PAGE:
May 10, 2000
Johnson Space Center, Houston, TX
Officials from NASA's Jet Propulsion Laboratory will present findings from the recent Shuttle Radar Topography Mission (SRTM) next Wednesday, May 17, in a program at the Johnson Space Center’s Teague Auditorium. The presentation, which is open to NASA employees, contractors and the public, will begin at 2 p.m. CDT.
SRTM Chief Scientist Dr. Michael Kobrick and the mission’s Chief Engineer, Ed Caro, will discuss the 11-day flight during the STS-99 mission aboard Endeavour, including the flight’s highlights, results to date, lessons learned for future flights and the overall importance of the mission. There will be a question-and-answer session at the conclusion of the presentation. The session is expected to last about an hour.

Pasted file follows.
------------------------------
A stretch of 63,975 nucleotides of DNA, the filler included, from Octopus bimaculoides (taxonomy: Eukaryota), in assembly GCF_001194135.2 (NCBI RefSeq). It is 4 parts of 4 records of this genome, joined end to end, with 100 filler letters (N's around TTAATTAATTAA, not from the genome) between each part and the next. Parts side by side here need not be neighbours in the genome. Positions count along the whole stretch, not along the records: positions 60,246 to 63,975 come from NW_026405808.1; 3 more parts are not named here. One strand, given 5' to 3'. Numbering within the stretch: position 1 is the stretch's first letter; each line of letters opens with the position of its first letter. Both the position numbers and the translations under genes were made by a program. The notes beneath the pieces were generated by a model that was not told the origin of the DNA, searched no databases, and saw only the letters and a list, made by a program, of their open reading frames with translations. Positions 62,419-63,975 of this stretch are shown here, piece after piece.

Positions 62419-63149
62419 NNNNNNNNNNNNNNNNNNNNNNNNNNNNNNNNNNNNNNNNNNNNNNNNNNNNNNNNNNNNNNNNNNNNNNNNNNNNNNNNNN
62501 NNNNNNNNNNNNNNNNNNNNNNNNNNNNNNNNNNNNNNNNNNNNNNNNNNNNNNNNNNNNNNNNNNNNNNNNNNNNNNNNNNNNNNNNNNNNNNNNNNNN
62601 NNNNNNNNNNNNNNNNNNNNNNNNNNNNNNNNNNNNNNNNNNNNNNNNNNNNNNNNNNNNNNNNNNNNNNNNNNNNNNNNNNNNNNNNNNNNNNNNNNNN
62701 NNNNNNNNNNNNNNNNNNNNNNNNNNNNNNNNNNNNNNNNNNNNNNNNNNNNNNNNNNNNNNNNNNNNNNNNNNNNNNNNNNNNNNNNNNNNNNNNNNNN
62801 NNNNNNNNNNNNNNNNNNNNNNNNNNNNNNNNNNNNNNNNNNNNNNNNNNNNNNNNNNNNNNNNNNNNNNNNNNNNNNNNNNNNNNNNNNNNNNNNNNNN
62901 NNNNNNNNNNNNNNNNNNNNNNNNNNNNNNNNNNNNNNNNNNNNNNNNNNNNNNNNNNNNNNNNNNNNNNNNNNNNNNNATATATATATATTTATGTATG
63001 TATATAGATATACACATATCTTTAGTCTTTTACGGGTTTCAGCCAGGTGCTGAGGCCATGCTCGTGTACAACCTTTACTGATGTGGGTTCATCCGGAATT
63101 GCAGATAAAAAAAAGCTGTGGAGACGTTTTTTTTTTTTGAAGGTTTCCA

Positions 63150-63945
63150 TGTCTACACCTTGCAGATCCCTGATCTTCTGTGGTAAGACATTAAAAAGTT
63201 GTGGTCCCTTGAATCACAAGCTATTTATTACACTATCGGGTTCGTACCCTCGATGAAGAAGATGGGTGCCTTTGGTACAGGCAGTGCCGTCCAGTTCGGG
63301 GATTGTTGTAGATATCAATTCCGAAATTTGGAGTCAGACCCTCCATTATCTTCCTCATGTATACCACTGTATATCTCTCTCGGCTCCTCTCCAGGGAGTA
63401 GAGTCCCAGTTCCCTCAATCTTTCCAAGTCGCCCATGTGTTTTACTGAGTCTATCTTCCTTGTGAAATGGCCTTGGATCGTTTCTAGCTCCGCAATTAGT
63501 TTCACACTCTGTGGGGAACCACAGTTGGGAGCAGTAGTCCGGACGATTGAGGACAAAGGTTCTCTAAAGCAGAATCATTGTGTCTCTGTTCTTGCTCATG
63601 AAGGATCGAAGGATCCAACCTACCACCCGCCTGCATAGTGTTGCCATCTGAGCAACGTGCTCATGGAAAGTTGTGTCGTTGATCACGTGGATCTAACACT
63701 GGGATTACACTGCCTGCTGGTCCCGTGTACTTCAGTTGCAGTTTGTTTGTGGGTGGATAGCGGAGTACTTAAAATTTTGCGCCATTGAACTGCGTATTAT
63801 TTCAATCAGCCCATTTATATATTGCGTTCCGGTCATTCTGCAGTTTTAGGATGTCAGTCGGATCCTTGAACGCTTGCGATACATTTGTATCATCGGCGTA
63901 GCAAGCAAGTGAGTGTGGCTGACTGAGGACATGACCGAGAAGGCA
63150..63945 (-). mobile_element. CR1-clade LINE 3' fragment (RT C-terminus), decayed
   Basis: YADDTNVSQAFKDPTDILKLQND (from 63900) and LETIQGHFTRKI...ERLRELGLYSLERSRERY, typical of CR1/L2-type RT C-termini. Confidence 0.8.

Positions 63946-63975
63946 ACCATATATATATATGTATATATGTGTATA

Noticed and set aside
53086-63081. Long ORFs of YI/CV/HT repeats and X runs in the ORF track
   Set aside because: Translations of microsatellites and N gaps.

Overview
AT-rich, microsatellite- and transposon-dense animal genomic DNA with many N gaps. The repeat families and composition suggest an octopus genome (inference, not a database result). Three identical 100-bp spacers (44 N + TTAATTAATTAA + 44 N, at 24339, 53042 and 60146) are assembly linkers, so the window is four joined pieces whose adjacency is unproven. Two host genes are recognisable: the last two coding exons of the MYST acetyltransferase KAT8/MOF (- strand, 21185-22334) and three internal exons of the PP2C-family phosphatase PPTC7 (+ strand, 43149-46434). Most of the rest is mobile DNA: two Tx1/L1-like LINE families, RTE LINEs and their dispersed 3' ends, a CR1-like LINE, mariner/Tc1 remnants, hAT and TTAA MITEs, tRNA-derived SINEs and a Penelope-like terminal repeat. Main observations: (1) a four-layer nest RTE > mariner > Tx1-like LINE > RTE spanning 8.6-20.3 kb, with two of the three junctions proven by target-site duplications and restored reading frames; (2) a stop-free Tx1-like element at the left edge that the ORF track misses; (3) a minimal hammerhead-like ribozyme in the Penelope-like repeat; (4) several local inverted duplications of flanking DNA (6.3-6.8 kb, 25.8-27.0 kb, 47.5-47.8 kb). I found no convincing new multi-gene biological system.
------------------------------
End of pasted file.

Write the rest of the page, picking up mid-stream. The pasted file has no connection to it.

During the mission, Endeavour’s radar systems mapped more than 47.6 million square miles of the area between 60 degrees north latitude and 56 degrees south latitude at least once. This represents 99.98 percent of the planned mapping area. About 94.6 percent of it was covered twice. Only about 80,000 square miles in scattered areas remained unimaged, most of them in North America and most already well mapped by other methods. The data brought home by the seven SRTM astronauts -- collected during more than 222 hours of around-the-clock radar mapping operations -- is enough to fill more than 20,000 CDs. This information is being used to produce global maps more accurate than any available today. Scientists
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